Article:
It never fails to happen.
I'll be teaching my Social Media Boot Camp to a group of PR people when one of them will blurt out: "I get this, but you need to talk to my boss! He doesn't believe in any of this, and I can't get the budget.'
According to a recent IBM survey
, 82 percent of chief marketing officers still rely on traditional market research to drive their campaigns. Only 26 percent pay any attention to blogs, and a mere 40 percent track other online communication such as Twitter and Facebook.
For PR professionals and internal communicators, the study must be comforting. It's maddening to think that yours is the only PR department on Earth left stranded in the social media wilderness.
So, why is this the case?
The IBM report clearly identified one of the problems—too much data and not enough answers to the question, “What do I do with all these numbers?”
"The perfect solution is to serve each consumer individually,” said one of the 1,700 CMOs who responded to the survey. “The problem? There are 7 billion of them."
Although the number of companies launching products to measure and deliver analysis on social media continues to rise, the field is still cloaked in a fog of confusion over the correct approach. PR professionals view social media correctly as a way to extend the brand, listen to customer concerns, and build lasting relationships. The CMOs want to sell more product.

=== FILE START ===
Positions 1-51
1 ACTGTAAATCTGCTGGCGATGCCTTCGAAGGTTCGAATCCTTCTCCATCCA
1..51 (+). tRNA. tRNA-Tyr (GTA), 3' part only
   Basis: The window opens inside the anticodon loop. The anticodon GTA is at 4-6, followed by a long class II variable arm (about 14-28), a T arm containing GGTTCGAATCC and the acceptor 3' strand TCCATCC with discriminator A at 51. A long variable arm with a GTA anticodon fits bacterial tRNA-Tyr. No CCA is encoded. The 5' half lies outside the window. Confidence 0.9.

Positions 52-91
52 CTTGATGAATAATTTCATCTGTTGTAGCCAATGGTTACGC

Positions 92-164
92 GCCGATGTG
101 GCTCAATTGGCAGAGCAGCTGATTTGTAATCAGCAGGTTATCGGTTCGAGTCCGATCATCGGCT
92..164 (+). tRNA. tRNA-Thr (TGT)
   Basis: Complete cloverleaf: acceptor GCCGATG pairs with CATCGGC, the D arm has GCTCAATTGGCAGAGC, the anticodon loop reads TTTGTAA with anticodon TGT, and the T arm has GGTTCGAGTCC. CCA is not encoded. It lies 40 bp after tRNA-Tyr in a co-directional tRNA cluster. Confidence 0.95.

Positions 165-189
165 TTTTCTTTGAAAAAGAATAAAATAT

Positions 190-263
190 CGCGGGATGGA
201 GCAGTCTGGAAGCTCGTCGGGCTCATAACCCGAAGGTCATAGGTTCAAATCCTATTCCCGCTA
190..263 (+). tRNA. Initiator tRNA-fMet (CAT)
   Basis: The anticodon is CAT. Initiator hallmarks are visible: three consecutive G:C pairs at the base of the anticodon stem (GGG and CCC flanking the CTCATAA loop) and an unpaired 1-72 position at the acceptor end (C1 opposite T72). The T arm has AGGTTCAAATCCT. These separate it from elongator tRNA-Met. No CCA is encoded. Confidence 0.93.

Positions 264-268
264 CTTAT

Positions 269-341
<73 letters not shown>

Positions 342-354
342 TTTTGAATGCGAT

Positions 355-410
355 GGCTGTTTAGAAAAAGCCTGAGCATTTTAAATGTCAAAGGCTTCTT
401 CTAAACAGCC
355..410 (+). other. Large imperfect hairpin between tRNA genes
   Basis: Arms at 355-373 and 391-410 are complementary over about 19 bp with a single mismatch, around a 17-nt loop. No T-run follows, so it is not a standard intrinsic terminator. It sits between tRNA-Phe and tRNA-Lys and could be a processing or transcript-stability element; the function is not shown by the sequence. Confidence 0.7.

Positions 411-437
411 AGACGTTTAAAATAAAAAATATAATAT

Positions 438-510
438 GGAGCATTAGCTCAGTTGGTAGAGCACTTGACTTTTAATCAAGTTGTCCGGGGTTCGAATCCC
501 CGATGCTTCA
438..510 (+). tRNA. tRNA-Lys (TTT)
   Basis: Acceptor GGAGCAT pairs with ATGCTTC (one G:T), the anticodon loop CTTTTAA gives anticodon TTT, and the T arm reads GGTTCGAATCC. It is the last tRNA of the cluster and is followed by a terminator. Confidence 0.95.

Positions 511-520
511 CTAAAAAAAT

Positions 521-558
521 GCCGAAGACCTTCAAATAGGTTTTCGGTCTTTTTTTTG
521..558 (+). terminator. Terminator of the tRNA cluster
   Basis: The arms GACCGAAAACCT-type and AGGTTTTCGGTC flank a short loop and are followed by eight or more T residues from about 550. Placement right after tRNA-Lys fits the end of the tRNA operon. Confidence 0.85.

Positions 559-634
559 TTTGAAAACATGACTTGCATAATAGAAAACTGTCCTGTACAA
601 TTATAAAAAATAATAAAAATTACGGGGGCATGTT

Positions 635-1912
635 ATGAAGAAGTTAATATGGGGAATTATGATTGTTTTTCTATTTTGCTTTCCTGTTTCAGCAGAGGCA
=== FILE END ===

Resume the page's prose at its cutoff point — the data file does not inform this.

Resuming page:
The PR approach sees social media as a long-term, ongoing program that is indispensable to the organization. The CMOs, weaned on advertising and direct marketing, demand results and a clear return on investment.
I recently spoke to the CEO and president of a major health care institution on the benefits of brand journalism and social media. At the end of my 90-minute presentation, the first question posed by the CEO perfectly captured the tension: “Mark, are you asking me to take a leap of faith, or can you promise me a clear return on our investment?”
My answer: I can promise a clear return on investment, but it won't be fast and it won't be easy. It will cost you a fraction of your $17 million advertising budget, but you must be in this for the long haul.
For the overwhelming majority of CMOs and CEOs, my answer leaves my lips and enters their ears as: “It's complicated. And no, I can't promise instant results.”
Of course, many companies understand the long-term benefits. Think Coca-Cola, Cisco, Starbucks, Ford, Disney, Southwest Airlines, and a growing number of hospitals and health care organizations.
But guess what? For those companies who were there at the beginning, it was the “leap of faith”—not instant results—that jumped them to the head of the pack.
There is good news in IBM's survey, though. A whopping 82 percent of the CMOs said they plan to increase their social media budgets over the next three to five years.
Hang on, PR people. Help is on the way.